: Lightning strikes the same place twice (or pretty damn close)



gdwriter
11-30-07, 12:58 AM
They say lightning never strikes the same place twice, but it can strike pretty damn close. In this case, I'm talking figuratively, not literally.

2 1/2 years ago, Hoover and I were on our way home from the dog park in Betty when I heard a couple of loud clunks, then looked in my rear view mirror to see a pulley spinning in the middle of the road. The bolts holding the crankshaft pulley to the harmonic balancer had sheared off. Fortunately, home was less than a mile away, so I was able to drive home without doing any further damage. Removing the remains of the sheared bolts and finding new pulleys (one single groove for the power steering bolted to a double groove for the alternator, water pump and A/C compressor) proved difficult, and Betty spent most of that summer laid up in my garage.

Yesterday, I was driving Cruella up I-5 for a couple of photo shoots and interviews I had scheduled in Portland. About 5 miles north of Salem, the "Charge" light came on. Then, about two minutes later, the "Coolant Temp" light came on, and I knew I had lost my serpentine belt. I pulled off the freeway, looked under the hood to confirm my suspicions, and called AAA for a tow the 50 miles or so back to my mechanic in Corvallis.

When I had looked under the hood, I could see something was out of alignment along the path of the belt. It's hard to tell what some of the parts are down there, and since I knew where the power steering pump and alternator are on this engine, I feared the A/C compressor clutch had given way (even though the compressor was not running). That would be an expensive fix.

Got the car to my mechanic and it turns out that it wasn't the A/C compressor clutch I saw. It was the water pump pulley. The bolts holding the pulley had come loose or sheared off, shredding the serpentine belt in the process (I was cruising at 70 at the time). I don't think this is a common failure, but I've had almost identical failures happen on both of my cars. As one of my friends put it, "it must be the way you drive."

As with the pulleys for Betty, finding one for Cruella was a problem, too. I had no trouble finding water pumps online at NAPA and other auto parts places, but could not find a pulley to save my life. Fortunately, Chad (I~LUV~Caddys8792) works as a service writer for a Chevy dealership, so I called him to see if he could find a GM part number for the pulley. After about 10 minutes, he called me back with the number, which I passed along to my mechanic. My mechanic was having trouble finding the part, too, so Chad's help made the difference in me getting my car back today. And the price for the pulley on my bill was the same price Chad quoted me from his dealership.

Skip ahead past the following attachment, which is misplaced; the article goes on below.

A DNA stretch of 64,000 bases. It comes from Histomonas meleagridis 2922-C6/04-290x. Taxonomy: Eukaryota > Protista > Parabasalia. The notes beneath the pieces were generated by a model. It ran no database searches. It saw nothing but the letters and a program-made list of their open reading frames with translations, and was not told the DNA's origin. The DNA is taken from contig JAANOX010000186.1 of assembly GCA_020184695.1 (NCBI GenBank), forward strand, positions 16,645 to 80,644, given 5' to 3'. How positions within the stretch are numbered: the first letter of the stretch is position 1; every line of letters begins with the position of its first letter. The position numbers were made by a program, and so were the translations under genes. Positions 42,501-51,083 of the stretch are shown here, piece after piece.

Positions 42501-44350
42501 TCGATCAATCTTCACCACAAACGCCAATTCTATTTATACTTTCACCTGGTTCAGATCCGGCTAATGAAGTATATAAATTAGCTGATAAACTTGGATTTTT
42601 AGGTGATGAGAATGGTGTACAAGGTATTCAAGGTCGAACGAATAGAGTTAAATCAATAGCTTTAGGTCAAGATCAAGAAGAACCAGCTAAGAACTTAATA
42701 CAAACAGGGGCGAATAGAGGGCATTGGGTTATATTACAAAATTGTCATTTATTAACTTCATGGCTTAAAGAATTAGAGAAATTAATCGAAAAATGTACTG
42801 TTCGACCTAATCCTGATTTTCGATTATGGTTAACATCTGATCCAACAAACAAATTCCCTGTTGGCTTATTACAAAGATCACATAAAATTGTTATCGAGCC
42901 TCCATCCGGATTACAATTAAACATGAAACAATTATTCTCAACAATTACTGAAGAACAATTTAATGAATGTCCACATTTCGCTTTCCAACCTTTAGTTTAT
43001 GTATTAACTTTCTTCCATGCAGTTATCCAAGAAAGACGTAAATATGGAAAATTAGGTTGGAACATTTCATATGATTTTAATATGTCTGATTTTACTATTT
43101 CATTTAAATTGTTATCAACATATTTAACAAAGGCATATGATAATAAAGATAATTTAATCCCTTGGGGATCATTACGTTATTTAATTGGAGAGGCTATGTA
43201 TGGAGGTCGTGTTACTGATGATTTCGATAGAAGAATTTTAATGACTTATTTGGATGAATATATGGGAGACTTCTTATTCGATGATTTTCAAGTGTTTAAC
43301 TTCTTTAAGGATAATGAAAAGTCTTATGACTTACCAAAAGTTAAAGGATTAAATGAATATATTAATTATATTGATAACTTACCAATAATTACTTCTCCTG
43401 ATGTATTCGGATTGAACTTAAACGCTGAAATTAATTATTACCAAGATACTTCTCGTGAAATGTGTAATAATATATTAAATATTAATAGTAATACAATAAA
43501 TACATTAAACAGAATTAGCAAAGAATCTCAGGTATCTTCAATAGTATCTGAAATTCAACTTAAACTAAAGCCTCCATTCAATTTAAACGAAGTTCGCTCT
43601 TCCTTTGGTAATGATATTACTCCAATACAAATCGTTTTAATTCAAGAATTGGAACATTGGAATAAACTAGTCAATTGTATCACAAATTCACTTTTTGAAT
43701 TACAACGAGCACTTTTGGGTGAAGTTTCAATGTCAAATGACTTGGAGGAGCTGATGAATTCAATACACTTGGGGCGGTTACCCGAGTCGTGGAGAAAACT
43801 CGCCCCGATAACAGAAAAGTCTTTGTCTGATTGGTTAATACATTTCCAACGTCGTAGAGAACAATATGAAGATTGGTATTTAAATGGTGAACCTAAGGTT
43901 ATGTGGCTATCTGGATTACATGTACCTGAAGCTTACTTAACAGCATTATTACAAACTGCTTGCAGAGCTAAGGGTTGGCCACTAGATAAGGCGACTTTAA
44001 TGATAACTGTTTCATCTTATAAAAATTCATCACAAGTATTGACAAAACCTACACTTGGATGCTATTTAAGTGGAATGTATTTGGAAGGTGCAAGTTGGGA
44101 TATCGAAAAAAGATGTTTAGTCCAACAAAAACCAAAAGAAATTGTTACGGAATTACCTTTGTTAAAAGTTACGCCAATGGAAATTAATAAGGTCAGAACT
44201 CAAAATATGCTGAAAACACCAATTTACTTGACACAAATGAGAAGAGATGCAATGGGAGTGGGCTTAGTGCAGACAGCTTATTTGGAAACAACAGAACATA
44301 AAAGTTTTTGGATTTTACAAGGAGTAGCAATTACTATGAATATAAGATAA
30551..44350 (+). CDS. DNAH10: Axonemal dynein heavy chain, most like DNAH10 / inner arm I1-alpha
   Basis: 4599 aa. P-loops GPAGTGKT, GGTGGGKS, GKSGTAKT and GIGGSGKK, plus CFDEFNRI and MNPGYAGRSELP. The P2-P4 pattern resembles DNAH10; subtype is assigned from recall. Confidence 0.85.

While changing out the pulley, my mechanic found the bearing for the idler pulley was pretty worn (remember, my car has 240,000 miles on it), so I had them replace that, too. For the two pulleys, the serpentine belt and labor, the total bill was $320. Not exactly chump change, but I haven't had to make any kind of major repair to the car in more than I year, so I really can't complain.

I'm curious to know if anybody else has had a similar (and obscure) failure on more than one car they've owned.

Red_October_7000
11-30-07, 01:20 AM
I've had almost that exact failure on my Buick. The tensioner sheared right off the water pump housing. Even then the mighty Buick didn't let me down -it kept slogging, although let me tell you pulling a 4,400 pound car around sans power steering is a nightmare when it's designed to have it... My MR2 has two belts; an alternator belt and an air conditioner belt. That is all. (car is wondefuly simple -no power steering, no power brakes, (hydraulic yes, boosted no), manual transmission, etc. Just has "power" where it counts... windows, door locks... :) ) I'm changing the belts and the alternator (as it was bad -they are a common failure on the 4AGE motor, and about the only one, too; damn motor is bulletproof), and I discover, low and behold, that the ape who last worked on the car sheared the top off the tensioner adjuster bolt (tension is appied to the belt by a pulley that rides up and down on a bolt). How did he get it to stay where it was, you ask, gentle reader? Well, he did it the same way he solved almost every other problem the car had -he put his blowtorch to it... a new quick trip to the Toyota dealership netted me a complete new tensioner assembly...